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Date published: 2/8/2013
THE FREE LANCE-STAR
Twenty-five years ago, the town of Culpeper did everything in its power to keep the post office from moving out of town.
Its loss, officials contended, would be a devastating blow to a downtown then in a fragile state of revitalization.
Now, with the downtown area prospering, the Town Council is trying its best to broker that same post office out of town.
The reason, in great part, is the opening of the renovated State Theatre scheduled for the first week in May. If the crowds come as anticipated, parking--or the lack thereof--will be a significant problem.
Thursday night town planner Patrick Mulhern told council members at its winter retreat that he has approached a private developer who is now "crunching the numbers" to see if his unnamed company can buy the post office building in the 200 block of South Main Street, build another facility on the outskirts of town and make money in the process.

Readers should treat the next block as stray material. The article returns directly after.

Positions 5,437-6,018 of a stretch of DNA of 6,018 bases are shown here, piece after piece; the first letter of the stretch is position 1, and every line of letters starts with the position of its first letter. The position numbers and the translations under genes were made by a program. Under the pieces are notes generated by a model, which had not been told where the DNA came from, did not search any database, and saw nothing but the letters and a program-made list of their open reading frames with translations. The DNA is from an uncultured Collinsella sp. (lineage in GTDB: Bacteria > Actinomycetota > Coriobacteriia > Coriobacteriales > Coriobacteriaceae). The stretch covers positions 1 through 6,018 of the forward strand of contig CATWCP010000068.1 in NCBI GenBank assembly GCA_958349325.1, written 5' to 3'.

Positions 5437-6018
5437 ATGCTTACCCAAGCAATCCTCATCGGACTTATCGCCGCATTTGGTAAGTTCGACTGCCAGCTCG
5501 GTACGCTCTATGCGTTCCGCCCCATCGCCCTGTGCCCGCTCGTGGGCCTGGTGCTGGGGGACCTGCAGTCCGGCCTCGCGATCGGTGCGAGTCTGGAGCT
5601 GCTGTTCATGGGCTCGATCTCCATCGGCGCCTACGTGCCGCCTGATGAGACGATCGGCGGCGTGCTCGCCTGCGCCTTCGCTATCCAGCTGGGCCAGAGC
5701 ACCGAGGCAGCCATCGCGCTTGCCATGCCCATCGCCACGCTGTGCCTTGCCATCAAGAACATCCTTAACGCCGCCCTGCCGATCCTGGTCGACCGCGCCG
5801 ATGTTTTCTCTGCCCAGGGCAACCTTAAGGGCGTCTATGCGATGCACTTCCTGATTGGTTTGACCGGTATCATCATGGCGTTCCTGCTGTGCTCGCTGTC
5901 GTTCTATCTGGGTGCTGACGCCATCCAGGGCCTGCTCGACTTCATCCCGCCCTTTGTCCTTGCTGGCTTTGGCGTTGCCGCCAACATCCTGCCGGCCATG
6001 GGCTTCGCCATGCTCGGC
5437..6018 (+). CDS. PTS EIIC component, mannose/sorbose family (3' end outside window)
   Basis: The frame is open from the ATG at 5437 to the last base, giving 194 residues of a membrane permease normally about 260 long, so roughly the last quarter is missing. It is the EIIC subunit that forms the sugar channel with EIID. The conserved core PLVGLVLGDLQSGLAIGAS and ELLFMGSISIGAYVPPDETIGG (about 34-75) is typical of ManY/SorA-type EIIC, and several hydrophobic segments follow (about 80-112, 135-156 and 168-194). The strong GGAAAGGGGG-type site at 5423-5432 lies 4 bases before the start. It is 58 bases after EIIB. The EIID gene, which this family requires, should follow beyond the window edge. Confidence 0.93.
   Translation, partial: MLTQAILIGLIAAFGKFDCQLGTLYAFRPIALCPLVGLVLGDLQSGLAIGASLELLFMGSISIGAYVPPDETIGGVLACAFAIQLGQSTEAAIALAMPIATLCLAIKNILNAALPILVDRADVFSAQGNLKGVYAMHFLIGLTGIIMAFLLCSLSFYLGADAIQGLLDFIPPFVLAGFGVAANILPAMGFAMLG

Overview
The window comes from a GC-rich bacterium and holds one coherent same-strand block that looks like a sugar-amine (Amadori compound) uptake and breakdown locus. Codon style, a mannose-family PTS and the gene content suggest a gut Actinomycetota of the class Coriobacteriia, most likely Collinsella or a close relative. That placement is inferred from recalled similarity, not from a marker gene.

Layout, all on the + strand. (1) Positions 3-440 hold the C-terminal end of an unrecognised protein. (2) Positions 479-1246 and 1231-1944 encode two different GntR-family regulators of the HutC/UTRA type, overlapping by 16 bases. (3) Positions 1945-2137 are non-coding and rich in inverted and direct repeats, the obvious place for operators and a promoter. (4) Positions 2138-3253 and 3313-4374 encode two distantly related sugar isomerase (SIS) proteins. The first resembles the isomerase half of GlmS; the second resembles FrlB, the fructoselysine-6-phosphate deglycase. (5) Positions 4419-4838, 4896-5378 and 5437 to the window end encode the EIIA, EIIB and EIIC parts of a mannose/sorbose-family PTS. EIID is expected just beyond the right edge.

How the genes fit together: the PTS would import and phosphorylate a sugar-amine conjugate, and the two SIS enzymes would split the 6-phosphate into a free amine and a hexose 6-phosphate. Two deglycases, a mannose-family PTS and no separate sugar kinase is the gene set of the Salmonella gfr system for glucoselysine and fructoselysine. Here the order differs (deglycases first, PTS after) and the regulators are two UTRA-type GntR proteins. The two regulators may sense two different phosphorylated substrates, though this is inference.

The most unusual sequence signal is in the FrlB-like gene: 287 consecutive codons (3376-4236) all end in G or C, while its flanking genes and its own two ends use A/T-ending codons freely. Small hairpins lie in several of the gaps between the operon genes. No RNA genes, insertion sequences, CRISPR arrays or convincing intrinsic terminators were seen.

He said that postal officials have been approached and are willing to sell, but only if the buyer finds another suitable site and builds a new facility.
Mulhern stressed that right now this is a private-private deal but admitted that if the numbers didn't crunch the developer might ask the Town Council to "put a little skin in the game."
The town planner said that he envisioned a two-tier parking lot with a plaza --likely commercial--on top and an open plaza at the bottom. To make the venture profitable, however, he said that the developer might want a four-story facility.
Vice mayor Billy Yowell said he thought this was the time to try to make a deal.
"[The post office] is looking to sell some of its facilities," he said, adding that moving the post office to the outskirts of town would not only upscale the area but also move related truck traffic from the downtown.
Mulhern said that the plan was for the post office to keep "a small presence in town" for customer convenience.
Public works director Jim Hoy told the council that demolishing the old police station on Cameron Street could be much more costly than renovating it.
He said that almost $100,000 has already been spent to gut the cinder block and estimated that completely demolishing it could cost as much as $750,000.